Beat the Stereotype, Be the Stereotype

By Janessa Palmer
Distinguished Young Woman of Minnesota for 2013
Something I hear of incredibly often is gender stereotypes. Many of us were raised, either by our parents or by the characters shown to us on TV and in movies, to believe that girls are good for some things and boys for others. While this can be very true, it’s not always the case. I’ve brainstormed a few stereo-typically ‘girly’ things to try and better understand why they are categorized as such.
Gymnastics & Cheerleading – ‘little girls in sparkling leotards’ – truth is, the strength and agility of these athletes is so rare, only handfuls can stay up to the challenge and have the determination to push their bodies past their limits. I’ve had the privilege of watching collegiate cheerleaders up close, and I would be scared to be the girl thrown in the air or the man who has to catch her!
Dance – When exactly did this get pegged as a ‘girly sport’? Dance requires an incredible amount of concentration and precision. Ballet, tap, jazz… There are so many different styles each with their own ideals and requiring the performer to use their body in a way that takes many years of training. Dance can often result in injuries sole to the sport. Although I’m not much of a dancer, one of my favorite quotes is, “Sure he [Fred Astaire] was great, but don’t forget Ginger Rogers did everything he did backwards…and in high heels!”
Singing & Acting  In the early days of the performing arts, women were banned from performing. Men played the roles of both hero and heroine. Now, women take the spotlight as leading ladies and Oscar/Grammy/Tony award winners, and they didn’t get their purely on talent. I know from personal experience that vocal training is rough. Learning to control parts of your body that you didn’t know existed (soft pallet, anyone?) and re-teaching yourself how to breathe will challenge you both physically and mentally.
Cooking – It takes knives, fire, and a great ability to follow instructions clearly and skillfully. Not to mention that it is an art form and the most successful cooks go on to make millions of dollars on TV or radio, so I don’t understand why women are stuck in the kitchen making sandwiches…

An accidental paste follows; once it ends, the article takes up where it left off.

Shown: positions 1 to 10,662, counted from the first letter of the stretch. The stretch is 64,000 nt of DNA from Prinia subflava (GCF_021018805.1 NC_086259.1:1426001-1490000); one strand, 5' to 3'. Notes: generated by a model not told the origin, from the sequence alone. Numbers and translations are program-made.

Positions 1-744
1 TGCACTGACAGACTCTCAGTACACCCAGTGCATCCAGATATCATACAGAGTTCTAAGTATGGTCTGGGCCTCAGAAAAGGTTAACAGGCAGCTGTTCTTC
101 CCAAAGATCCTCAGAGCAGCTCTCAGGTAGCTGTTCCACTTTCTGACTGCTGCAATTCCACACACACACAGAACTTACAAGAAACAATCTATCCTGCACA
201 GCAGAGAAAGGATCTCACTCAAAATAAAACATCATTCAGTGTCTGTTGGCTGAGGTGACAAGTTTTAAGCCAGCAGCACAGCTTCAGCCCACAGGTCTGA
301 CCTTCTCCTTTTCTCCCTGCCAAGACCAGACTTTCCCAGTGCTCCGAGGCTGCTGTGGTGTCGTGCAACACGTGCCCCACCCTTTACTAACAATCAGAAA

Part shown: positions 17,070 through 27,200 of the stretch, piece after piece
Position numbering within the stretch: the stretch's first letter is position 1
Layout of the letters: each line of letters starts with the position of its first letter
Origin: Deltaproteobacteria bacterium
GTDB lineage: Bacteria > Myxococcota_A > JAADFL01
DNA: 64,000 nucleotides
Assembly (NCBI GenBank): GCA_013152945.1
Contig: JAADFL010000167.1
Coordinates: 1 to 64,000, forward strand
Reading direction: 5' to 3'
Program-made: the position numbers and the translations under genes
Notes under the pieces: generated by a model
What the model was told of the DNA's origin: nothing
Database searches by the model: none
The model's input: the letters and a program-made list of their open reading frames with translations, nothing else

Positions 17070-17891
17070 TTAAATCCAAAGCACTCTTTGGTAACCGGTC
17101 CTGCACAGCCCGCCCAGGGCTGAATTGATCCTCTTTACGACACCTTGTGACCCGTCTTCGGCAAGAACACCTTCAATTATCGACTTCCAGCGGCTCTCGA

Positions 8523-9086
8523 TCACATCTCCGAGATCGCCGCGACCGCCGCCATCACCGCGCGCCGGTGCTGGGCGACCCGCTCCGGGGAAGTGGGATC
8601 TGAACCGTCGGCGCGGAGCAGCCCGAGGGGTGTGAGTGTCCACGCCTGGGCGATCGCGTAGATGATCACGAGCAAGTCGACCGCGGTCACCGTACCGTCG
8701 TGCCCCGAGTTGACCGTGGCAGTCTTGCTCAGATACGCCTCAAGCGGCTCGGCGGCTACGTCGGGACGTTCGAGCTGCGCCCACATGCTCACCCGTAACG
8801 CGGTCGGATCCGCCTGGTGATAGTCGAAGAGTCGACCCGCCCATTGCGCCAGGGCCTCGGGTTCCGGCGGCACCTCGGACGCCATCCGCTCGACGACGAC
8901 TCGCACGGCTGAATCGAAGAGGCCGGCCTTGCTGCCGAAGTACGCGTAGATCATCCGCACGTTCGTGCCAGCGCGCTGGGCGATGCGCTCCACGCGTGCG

Horseback riding – This is one I take personally. I have spent multiple summers and hundreds of dollars working with an animal that is ten times my weight, can jump and run in ways no other animals can, and is also used to measure the strength of your pick-up truck. I’ve been bucked off, kicked, bitten, and stepped on, lifted hundreds of bales of hay, carried fifty-pound saddles, and gotten back up every time I have fallen. I would not test the strength anyone who rides horses.

Now, I could go farther and debunk stereotypical ‘boy’ things such as football, cars, or video games, but I have met enough women who are also amazing at these things, along with many men who are fantastic cooks, singers, and riders. My point in this post is that nothing  should hold you back from trying something that looks fun or continuing to do what you are passionate about. If you’re a boy and your ballet shoes are your best friend, or you’re a girl and you spent the last 12 hours fighting dragons in Skyrim, all the more power to you. The world needs passionate people, no matter what you are.

Janessa Palmer is a college freshman at the University of Minnesota, Twin Cities in Minneapolis and St. Paul, Minnesota majoring in Animal Science (pre-veterinary) and minoring in Spanish. Originally from Willmar, Minnesota, Janessa was a participant in the Distinguished Young Women program and was selected as the Distinguished Young Woman of Minnesota for 2013. Learn more about Janessa here!

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